Learning Technology jottings at Goldsmiths

Thoughts and deeds

Archive for August 2010

Plagiarism and music

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Dr Daniel M├╝llensiefen (Musicologist at Goldsmiths’ Computing Department, and academic consultant on plagiarism) on the BBC World Service’s The Forum, demonstrating software which detects similarities between pieces of music which may indicate plagiarism. Daniel introduces some historical incidents and, with the guests, discusses stylistic constraints on originality, whether there is a limit in the number of original popular music tunes which can be written, and how to gauge whether these are incidental. And the inevitable discussion about intellectual property, litigation and profit.


Written by Mira Vogel

August 10, 2010 at 11:51

Posted in music, plagiarism

Brian Kelly: 5,000 tweets on

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Brian Kelly (Community and Outreach Team Leader at UKOLN, the University of Bath) has a post on his blog reviewing his use of Twitter. In it he summarises how Twitter has contributed to funding bids, participation at a distance, promoting and amplifying his own and others’ work, peer-reviewing draft work and, perhaps most importantly, his professional grapevine.

As you can gather from the tag cloud illustration in his post, Brian Kelly is a professional online networker. As such, he is drawn to Twitter as Twitter, examines its potential purposefully, tweets and blogs about being online, and has a community of practice with similar interests. Of all the academic disciplines, you would expect people in disciplines like Brian’s to be the pioneers – and I’ve learnt a great deal from Brian so I’m glad he is. What his experience illustrates, though, is that Twitter becomes an attractive proposition for academics who have people they want to hear from, or communicate with, there. For many disciplines, Twitter is still a bit empty.

I think what that suggests in turn is that, in academic disciplines without an academic interest in online networking Twitter will have to broaden through multidisciplinary or interdisciplinary channels, or through an individual’s non-professional tweeting identity fusing with their professional identity (as can easily happen on social networks – although various studies of online networking for learning e.g. Great Expectations indicate that learning in social environments tends to be haphazard). This broadening will probably go unnoticed until it is picked up by established organs like journals or disciplinary conferences, after which I think it will probably take flight.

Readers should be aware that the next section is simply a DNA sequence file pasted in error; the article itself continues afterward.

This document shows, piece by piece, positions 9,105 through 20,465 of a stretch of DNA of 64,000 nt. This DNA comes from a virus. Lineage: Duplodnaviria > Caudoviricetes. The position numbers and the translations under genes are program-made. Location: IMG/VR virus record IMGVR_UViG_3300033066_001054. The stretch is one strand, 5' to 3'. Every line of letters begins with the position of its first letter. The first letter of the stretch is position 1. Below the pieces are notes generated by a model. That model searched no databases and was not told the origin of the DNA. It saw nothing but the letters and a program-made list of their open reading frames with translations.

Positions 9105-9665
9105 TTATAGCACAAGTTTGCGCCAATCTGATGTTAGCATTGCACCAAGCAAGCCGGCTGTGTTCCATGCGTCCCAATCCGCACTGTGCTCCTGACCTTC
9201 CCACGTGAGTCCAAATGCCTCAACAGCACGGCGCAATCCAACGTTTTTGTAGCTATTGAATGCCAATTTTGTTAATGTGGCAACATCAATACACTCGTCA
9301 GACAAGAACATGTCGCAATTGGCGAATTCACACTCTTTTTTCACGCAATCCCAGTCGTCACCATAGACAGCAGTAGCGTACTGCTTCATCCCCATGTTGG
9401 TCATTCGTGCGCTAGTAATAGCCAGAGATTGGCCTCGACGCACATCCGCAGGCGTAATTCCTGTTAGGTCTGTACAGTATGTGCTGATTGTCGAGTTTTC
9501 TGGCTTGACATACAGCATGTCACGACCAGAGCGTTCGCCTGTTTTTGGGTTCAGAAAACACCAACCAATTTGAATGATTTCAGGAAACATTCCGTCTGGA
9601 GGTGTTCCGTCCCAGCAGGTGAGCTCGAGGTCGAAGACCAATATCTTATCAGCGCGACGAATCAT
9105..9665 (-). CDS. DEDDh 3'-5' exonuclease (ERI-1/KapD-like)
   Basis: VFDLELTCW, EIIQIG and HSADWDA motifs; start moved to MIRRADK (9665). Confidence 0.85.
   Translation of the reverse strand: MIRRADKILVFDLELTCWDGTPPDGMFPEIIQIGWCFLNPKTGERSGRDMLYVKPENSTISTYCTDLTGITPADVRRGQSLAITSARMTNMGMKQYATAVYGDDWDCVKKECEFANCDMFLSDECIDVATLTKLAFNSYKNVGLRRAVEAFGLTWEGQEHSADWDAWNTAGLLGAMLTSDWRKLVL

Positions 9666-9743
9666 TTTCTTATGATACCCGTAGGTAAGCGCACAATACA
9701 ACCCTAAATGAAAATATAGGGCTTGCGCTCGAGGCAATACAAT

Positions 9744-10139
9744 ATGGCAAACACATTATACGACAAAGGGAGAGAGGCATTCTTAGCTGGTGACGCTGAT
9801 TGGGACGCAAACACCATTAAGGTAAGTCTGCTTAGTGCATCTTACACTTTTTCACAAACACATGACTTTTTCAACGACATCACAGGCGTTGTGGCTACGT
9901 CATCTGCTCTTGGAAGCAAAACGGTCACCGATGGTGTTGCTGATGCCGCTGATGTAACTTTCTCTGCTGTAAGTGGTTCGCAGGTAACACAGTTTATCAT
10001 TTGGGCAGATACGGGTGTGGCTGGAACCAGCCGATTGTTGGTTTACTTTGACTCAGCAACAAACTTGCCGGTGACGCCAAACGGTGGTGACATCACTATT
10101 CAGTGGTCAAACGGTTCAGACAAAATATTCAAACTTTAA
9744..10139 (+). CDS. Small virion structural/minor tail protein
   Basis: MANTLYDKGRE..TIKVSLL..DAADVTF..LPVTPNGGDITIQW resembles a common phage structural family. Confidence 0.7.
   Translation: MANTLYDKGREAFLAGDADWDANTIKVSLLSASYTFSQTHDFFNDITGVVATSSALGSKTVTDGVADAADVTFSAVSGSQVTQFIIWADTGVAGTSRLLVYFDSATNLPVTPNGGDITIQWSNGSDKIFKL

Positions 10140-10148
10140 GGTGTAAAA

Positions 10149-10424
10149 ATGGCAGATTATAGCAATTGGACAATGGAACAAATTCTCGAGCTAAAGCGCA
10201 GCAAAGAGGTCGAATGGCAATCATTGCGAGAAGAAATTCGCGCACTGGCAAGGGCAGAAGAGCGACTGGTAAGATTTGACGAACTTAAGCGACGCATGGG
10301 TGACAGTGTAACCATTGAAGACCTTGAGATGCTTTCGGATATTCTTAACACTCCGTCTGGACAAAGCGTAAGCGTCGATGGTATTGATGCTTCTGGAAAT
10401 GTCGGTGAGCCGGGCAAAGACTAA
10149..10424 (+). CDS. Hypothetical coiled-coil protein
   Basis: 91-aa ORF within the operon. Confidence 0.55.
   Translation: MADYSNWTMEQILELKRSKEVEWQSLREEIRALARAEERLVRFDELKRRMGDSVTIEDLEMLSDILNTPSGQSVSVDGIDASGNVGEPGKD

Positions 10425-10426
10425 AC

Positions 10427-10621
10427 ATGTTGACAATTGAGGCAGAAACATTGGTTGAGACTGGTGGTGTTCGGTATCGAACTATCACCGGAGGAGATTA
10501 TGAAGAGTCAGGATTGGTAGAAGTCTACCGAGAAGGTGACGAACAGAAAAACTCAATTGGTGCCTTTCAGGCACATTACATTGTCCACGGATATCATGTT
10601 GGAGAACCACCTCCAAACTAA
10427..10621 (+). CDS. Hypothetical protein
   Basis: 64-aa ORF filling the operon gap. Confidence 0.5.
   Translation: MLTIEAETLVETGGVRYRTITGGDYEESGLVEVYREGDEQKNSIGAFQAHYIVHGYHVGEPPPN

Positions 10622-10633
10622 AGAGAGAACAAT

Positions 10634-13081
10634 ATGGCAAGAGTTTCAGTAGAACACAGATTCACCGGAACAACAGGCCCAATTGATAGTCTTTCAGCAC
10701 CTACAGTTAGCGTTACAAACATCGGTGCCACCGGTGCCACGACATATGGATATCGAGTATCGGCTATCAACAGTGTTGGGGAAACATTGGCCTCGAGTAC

So (for the very small proportion of my working time I have to dedicate to such things) I continue to wonder, what would pique interest for an academic who is intrepid with technologies but whose community of practice isn’t on Twitter?

Written by Mira Vogel

August 10, 2010 at 10:18

Engaging academics in professional development for technology-enhanced learning – the report

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As I mentioned in a previous post, the Higher Education Academy funded me to carry out a synthesis of literature on engaging academics in professional development for technology-enhanced learning.

This was a beneficial experience in terms of my personal and professional development. It improved my understanding of what is required in my role and the findings prompted me to change the way I go about my work.

I’m pleased to say that the report is now available on EvidenceNet (home of many other relevant pieces of work – do browse).

Written by Mira Vogel

August 6, 2010 at 16:33